Some dogs were just born to dig. Terriers, in particular, were bred to tunnel after verminit’s hard to fight genetics. The best you can do is supply a soft-earthed digging spot in your backyard and teach your digging dog that this is the proper place to expend that excess energy. Terrier owners recommend building a sandbox, then burying tasty treats to encourage your dog to dig there, instead of your flower garden.
    Nipping
    Ouch! Those puppy teeth hurt. Most puppies nip, so it’s your job to teach them to control that bite. Littermates will teach each other some bite restrainthard biters are not popular playmatesbut you’ll have to expand on that learning once pup is in your home.
    When pup nips, say, “Ow!” in a voice loud enough to startle it. Make the pitch lower if your exclamation seems to provoke more nipping. Give the pup love when the nips stop. Another method is to gently push your fingers farther into the pup’s mouth when it nips. It will not like this sensation and quickly associates nipping with an unpleasant feeling.
    Barking
    If you’ve ever lived next door to a barking dog, you know how aggravating this behavior is. Like digging, most dogs bark out of boredom and frustration. The best way to address the problem is provide more exercise, more mental games and more attention. For protective dogs that bark at even innocuous trespassers (like that squirrel crossing the garden), teach the enough command after the alert bark.
    Jumping Up
    Ack! Some dogs are chronic jumping beans. It seems that whatever you do, you just can’t keep them down. There are many tricks to tackling this problem, but most importantly, never encourage your pup to jump. Really, that pouncing puppy won’t miraculously stop jumping at adulthood! Keep greetings low key and squat to pup’s level when saying hi. Ask all your guests to do this, too. If pup continues to jump up, simply ignore it until the jumping stops, then lavish your now-calm pup with affection. Attention, even negative, reinforces this behavior.
    Running Away
    Some breeds are prone to roaming. Step one to avoiding a pup with wanderlustget it neutered. This can do wonders to stop a roaming male. Other ways to discourage your canine traveler: Teach a diehard reliable recall; never, ever chase your dog; provide it with plenty of exercise and mental stimulation; and, if all else fails, invest in a foolproof fence.
    Chewing
    Oh, those canine chompers! They’ll be the death of pet owners, yet. It’s amazing how much destruction those tiny teeth have wrought. No. 1 rule for discouraging chewing: Provide lots of super fun chew toys. Make sure they are toys your pup likes. If it doesn’t like plush toys, offer a rope toy or nylon bone. If that doesn’t work, get serious with a peanut butter-filled Kong, knucklebone or pig hoof. When you catch pup gnawing on no-chew items, simply remove the item with a firm, calm “no,” then offer one of pup’s chew toys with a “good dog” when it accepts it.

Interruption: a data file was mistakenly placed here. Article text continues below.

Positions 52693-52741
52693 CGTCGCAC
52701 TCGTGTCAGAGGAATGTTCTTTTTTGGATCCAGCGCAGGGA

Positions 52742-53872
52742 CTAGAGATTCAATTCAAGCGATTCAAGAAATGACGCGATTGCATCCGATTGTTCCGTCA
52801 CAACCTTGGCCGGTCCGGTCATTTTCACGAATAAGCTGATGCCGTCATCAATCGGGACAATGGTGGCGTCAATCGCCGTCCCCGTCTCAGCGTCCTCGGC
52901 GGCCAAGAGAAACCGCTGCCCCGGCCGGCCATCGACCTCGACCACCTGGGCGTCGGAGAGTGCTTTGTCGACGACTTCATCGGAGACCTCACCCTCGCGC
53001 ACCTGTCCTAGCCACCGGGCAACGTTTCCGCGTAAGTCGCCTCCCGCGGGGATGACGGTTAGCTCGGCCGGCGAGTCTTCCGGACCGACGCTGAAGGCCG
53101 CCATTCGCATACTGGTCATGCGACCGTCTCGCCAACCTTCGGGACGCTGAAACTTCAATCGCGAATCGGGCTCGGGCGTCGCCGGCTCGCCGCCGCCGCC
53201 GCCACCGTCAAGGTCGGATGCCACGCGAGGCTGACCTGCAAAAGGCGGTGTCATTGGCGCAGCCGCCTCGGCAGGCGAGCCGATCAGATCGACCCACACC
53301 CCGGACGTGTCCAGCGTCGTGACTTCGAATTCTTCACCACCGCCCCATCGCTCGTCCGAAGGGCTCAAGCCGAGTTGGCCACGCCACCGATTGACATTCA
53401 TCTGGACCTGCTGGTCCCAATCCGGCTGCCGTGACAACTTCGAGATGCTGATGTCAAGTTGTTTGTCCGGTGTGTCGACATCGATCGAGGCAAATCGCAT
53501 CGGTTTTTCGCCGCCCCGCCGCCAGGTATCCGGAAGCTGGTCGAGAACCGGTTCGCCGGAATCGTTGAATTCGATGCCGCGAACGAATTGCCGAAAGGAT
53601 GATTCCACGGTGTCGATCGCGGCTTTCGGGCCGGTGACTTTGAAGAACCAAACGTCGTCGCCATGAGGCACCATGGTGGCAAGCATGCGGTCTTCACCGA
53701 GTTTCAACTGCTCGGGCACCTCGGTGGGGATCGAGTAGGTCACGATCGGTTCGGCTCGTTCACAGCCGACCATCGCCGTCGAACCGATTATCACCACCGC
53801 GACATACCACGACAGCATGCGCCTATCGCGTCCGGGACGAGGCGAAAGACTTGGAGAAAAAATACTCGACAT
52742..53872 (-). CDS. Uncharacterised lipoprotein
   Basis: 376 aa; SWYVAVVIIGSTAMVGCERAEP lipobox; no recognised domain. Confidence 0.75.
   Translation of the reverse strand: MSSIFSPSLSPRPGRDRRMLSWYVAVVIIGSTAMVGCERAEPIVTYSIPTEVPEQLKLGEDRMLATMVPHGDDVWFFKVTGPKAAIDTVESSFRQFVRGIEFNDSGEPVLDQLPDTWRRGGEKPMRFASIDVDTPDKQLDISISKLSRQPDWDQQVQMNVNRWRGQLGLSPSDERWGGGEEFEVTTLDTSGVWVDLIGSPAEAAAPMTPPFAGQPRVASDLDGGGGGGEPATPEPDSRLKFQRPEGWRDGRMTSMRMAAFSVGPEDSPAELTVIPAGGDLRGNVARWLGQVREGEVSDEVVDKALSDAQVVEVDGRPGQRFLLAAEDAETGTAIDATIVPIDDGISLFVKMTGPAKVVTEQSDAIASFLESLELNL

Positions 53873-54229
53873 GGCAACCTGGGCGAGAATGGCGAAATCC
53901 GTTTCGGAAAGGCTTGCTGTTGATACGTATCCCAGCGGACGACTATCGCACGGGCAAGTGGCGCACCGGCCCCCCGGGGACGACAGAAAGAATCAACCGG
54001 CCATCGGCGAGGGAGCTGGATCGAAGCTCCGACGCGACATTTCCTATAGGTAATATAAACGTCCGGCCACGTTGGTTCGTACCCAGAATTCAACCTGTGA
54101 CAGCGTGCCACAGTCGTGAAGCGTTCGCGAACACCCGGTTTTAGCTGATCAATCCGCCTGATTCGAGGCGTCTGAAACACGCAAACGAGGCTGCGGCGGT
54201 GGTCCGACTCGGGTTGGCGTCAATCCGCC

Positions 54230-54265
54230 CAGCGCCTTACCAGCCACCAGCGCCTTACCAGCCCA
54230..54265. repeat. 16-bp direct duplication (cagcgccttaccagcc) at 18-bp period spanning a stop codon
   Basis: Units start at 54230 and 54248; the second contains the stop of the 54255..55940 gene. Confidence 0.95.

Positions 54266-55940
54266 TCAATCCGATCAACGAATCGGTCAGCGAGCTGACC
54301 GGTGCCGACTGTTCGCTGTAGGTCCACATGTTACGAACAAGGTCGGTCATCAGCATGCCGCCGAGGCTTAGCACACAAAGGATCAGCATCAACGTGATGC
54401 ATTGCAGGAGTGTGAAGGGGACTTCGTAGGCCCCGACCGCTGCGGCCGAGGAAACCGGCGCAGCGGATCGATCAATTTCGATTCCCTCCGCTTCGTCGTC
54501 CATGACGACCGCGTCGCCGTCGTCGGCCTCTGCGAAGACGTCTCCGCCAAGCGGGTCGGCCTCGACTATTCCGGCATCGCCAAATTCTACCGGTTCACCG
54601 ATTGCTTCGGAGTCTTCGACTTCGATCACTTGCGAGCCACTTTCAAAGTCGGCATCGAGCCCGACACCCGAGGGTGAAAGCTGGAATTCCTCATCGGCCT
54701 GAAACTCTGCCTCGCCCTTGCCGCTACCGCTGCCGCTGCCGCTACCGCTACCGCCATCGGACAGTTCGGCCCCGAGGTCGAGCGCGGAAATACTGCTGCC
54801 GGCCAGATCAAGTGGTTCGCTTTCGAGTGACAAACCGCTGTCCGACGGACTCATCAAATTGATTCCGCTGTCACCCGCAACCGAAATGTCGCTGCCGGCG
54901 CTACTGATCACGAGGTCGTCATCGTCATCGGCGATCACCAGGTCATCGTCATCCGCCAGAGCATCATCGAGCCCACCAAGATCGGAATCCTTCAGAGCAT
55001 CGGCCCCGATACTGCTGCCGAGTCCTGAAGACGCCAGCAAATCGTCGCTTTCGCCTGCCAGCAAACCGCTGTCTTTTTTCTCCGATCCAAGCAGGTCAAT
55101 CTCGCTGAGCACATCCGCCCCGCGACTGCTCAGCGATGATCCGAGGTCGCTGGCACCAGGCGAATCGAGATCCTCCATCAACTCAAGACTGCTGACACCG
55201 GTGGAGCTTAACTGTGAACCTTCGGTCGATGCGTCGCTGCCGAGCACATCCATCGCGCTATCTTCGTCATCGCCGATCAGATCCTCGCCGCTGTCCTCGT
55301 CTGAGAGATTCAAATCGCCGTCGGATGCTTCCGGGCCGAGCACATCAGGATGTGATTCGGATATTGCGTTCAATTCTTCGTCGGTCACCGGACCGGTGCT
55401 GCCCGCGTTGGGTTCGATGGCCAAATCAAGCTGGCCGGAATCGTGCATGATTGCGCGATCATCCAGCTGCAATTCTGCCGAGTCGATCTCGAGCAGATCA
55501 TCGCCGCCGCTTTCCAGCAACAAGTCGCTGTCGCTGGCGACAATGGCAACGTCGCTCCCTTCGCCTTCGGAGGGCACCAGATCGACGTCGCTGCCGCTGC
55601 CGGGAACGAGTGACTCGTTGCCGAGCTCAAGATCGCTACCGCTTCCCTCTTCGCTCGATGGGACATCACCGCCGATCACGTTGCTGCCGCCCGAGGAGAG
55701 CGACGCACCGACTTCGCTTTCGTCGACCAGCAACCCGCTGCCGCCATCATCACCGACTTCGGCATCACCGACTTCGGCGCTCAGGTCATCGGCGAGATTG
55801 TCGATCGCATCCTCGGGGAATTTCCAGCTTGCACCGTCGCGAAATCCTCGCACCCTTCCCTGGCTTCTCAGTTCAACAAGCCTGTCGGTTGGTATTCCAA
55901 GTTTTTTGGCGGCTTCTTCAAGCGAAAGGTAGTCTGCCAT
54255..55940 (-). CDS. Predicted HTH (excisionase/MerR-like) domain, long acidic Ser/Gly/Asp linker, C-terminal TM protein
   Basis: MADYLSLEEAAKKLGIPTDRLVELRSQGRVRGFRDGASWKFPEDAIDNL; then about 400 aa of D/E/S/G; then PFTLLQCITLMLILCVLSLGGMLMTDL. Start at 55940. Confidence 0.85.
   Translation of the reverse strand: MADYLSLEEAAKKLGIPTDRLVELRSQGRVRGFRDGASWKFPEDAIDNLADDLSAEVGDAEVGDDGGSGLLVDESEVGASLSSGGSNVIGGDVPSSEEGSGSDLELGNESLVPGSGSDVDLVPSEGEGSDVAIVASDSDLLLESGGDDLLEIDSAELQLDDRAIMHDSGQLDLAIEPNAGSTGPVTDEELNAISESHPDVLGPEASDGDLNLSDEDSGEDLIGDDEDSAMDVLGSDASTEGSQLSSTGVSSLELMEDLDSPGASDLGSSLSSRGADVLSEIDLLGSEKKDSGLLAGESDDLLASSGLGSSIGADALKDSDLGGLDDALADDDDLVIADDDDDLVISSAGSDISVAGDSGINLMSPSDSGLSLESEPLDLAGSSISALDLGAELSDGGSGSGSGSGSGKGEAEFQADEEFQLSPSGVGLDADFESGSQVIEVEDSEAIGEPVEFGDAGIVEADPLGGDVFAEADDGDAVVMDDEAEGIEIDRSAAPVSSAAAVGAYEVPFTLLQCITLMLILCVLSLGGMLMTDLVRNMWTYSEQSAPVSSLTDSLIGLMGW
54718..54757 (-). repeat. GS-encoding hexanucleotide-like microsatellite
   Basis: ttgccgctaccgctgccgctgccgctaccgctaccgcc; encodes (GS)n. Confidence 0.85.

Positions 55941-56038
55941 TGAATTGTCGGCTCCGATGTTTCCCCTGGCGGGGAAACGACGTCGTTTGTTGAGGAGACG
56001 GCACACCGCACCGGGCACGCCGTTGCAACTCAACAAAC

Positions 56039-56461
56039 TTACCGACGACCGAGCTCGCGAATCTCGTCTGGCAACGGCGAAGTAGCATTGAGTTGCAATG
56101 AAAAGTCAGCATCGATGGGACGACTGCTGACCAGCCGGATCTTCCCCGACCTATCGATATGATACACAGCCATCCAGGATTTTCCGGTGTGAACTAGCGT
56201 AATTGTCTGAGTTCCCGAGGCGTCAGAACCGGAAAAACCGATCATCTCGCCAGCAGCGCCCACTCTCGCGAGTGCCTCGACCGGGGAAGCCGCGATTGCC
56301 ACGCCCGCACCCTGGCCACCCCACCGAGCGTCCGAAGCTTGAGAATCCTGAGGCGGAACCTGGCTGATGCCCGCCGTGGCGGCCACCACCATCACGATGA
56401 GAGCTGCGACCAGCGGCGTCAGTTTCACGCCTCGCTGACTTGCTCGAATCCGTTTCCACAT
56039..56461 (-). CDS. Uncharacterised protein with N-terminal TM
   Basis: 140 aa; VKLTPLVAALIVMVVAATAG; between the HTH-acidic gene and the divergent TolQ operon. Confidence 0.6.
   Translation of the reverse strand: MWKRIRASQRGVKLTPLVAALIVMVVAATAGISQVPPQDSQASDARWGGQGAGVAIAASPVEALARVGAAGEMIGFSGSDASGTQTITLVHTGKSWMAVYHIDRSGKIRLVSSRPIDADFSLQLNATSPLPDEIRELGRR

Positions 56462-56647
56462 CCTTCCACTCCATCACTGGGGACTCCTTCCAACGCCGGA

Pulling on Leash
    Unfortunately, pups with this problem often do not receive enough exercise. Even if they do get walks, both owner and pooch are frustrated with their blocks-long battles.
    Accustom your pup to being on a leash right away. Teach it that a loose leash is rewarded with forward movement and that pulling only gets it stuck in one spot. When pup pulls, stop. If pup continues to pull, turn around and walk in another direction. Be consistent with this, and your dog will quickly learn what behavior is rewarded with a pleasurable excursion.
    For pups that continue to pull, try a head halter. The head halter will simply turn the dog around when it tries to pull. As an added benefit, the head halter exerts pressure on the top of the snout, which calms dogs and even decreases aggression.
    Dog-dog Aggression
    Socialize is the word of the day! Once dog aggression is established, it’s difficult to train it away. Prevent aggression from the start by socializing your pup with dogs of all types, sizes and ages. A pup with plenty of non-threatening, fun and safe canine experiences will usually love other dogs. Don’t let your pup pick up on your stress when meeting other dogs. Keep the leash slack and be jolly.
    Getting on Furniture
    Establish furniture rules from the start and be consistent. If you don’t want your puppy on your furniture as an adult, don’t allow it on furniture as a pup: This is the key to fur-free furniture. If pup sneaks up onto furniture, simply lift it off with a firm “no,” and place it on the floor, then reward with affection and a treat or toy.

  13. vomlicht

    What breed? This matters a lot, different breeds require different technique in some cases.
    Training starts now, but only do it for 10-20 minutes a day for the first few months, you want the pup to look forward to each session with you.
    For potty training, 5 minutes after eating and drinking take her outside, when she goes outside praise her and say “outside”, take her outside every time she wakes up. Crate training will also help with housetraining because they do not want to mess where they sleep.
    Sit – Take a piece of hot dog, put it up over her head, take two fingers press down on her butt till she sits, as soon as she sits, put the hotdog in her mouth. Always teach sit and come first.
    Come – Make kissing noises, and say come don’t use the pups name yet, as it is not important.
    Down – After you have mastered the sit, from a sitting position, with food in your hand drag it across the floor, and usually the pup will down, trying to get to it, reward.
    Jumping – When she jumps on you, ignore her and say OFF, when all paws are on the ground, pet her, she thinks by jumping on you it will get your attention.
    Release – say out while you put the piece of food in her face, praise.
    Biting – Whine, I like to nuzzle my face against theirs to show affection, usually the puppy will kiss you. Another thing you can try is put something in her mout she can chew on.
    Focus – Teach an “eyes” command, everytime the pup looks you in the eyes, put something in her mouth.
    Heeling – (teach eye focus first) I start heeling offleash with food. With the food in your left hand, have the puppy follow the food into a heeling position (teaching to go behind you into a heeling position is easier) you should have her look you in the eyes while waiting for you to start walking. Do this until she gets it. Slowly, start walking, only a few steps at a time, making the kissing sound, and holding the food up to your face When she walks in front of you stop, say “aaattt – heel” and with the food in your hand lead her back to proper positioning.